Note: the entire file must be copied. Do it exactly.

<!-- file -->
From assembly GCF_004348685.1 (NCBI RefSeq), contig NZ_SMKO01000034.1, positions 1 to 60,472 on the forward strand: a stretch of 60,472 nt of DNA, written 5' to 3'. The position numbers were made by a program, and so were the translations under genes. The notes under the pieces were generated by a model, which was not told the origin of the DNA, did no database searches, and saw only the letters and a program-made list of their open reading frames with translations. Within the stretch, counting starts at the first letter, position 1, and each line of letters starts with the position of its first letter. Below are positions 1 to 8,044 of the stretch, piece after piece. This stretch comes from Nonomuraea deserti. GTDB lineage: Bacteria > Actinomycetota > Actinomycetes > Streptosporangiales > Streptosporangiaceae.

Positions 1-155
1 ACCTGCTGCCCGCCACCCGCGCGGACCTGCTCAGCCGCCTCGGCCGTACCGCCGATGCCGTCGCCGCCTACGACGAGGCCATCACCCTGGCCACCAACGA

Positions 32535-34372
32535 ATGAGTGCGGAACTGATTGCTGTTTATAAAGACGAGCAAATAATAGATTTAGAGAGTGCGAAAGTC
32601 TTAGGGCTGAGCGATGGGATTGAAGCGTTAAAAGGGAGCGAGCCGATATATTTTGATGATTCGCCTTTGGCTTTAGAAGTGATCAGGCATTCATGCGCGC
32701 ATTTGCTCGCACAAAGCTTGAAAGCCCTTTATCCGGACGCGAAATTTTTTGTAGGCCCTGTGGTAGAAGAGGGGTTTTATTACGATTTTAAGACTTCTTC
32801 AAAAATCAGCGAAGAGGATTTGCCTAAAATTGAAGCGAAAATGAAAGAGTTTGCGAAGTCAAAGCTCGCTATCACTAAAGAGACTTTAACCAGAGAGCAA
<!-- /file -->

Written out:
From assembly GCF_004348685.1 (NCBI RefSeq), contig NZ_SMKO01000034.1, positions 1 to 60,472 on the forward strand: a stretch of 60,472 nt of DNA, written 5' to 3'. The position numbers were made by a program, and so were the translations under genes. The notes under the pieces were generated by a model, which was not told the origin of the DNA, did no database searches, and saw only the letters and a program-made list of their open reading frames with translations. Within the stretch, counting starts at the first letter, position 1, and each line of letters starts with the position of its first letter. Below are positions 1 to 8,044 of the stretch, piece after piece. This stretch comes from Nonomuraea deserti. GTDB lineage: Bacteria > Actinomycetota > Actinomycetes > Streptosporangiales > Streptosporangiaceae.

Positions 1-155
1 ACCTGCTGCCCGCCACCCGCGCGGACCTGCTCAGCCGCCTCGGCCGTACCGCCGATGCCGTCGCCGCCTACGACGAGGCCATCACCCTGGCCACCAACGA

Positions 32535-34372
32535 ATGAGTGCGGAACTGATTGCTGTTTATAAAGACGAGCAAATAATAGATTTAGAGAGTGCGAAAGTC
32601 TTAGGGCTGAGCGATGGGATTGAAGCGTTAAAAGGGAGCGAGCCGATATATTTTGATGATTCGCCTTTGGCTTTAGAAGTGATCAGGCATTCATGCGCGC
32701 ATTTGCTCGCACAAAGCTTGAAAGCCCTTTATCCGGACGCGAAATTTTTTGTAGGCCCTGTGGTAGAAGAGGGGTTTTATTACGATTTTAAGACTTCTTC
32801 AAAAATCAGCGAAGAGGATTTGCCTAAAATTGAAGCGAAAATGAAAGAGTTTGCGAAGTCAAAGCTCGCTATCACTAAAGAGACTTTAACCAGAGAGCAA